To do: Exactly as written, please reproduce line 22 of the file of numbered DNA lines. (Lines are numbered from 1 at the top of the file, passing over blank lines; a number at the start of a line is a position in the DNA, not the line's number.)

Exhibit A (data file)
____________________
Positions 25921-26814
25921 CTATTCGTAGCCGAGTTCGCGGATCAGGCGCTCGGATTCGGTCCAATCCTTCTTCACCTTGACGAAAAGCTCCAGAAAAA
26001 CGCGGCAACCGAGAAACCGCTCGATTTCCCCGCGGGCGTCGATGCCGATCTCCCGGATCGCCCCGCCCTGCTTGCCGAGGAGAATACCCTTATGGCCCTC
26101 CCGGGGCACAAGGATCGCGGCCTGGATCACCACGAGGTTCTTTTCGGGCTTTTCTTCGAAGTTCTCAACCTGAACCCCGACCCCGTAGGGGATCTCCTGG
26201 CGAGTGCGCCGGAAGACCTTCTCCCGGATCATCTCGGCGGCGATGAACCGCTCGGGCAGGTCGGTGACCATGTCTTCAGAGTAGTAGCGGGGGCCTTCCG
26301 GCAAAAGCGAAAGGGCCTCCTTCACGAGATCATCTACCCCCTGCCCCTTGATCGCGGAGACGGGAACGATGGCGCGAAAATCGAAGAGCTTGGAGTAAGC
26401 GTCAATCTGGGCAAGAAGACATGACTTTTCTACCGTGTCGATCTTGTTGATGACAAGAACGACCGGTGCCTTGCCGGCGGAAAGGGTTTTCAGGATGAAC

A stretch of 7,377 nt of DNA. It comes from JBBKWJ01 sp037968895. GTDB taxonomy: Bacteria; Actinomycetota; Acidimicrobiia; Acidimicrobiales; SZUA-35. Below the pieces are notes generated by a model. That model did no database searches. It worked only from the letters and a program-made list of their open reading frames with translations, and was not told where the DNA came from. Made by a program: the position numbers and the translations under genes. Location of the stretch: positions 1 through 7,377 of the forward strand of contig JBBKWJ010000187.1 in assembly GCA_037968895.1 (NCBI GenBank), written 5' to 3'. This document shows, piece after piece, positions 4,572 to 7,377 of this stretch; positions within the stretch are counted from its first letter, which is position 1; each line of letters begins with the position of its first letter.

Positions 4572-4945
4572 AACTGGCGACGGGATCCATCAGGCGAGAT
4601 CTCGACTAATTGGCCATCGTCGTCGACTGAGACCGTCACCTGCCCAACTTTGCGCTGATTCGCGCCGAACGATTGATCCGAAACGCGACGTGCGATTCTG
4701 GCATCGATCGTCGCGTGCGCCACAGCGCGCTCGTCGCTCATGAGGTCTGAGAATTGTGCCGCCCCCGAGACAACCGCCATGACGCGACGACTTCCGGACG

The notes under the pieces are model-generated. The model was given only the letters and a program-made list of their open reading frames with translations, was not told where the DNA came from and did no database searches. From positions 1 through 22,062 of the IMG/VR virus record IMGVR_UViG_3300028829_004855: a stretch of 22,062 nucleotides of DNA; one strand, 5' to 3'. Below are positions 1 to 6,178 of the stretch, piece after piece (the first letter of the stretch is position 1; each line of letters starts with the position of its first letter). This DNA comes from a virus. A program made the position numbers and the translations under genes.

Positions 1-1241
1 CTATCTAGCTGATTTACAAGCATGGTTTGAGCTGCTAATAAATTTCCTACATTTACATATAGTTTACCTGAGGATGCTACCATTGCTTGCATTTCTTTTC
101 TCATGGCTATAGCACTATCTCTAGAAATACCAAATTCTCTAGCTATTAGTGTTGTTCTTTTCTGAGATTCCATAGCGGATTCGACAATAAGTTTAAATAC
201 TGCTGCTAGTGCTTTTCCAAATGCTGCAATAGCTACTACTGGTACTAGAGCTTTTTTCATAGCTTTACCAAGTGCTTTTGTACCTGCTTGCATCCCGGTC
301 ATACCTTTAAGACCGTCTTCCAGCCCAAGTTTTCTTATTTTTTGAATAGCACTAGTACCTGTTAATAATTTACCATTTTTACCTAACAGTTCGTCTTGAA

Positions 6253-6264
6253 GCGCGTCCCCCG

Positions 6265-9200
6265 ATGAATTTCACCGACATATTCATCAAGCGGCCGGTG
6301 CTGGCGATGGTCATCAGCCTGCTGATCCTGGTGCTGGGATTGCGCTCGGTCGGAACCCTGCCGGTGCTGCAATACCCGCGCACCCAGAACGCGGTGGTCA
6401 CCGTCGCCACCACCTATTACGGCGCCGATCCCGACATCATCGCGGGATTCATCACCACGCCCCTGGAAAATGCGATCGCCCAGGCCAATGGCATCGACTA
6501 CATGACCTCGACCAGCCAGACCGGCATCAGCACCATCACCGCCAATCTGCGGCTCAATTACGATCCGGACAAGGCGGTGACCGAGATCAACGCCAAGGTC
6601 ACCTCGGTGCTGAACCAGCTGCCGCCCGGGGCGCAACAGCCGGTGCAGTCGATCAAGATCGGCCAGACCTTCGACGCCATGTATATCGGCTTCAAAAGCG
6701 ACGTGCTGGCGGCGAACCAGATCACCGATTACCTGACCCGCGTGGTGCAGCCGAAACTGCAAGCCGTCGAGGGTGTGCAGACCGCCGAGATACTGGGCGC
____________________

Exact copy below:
6265 ATGAATTTCACCGACATATTCATCAAGCGGCCGGTG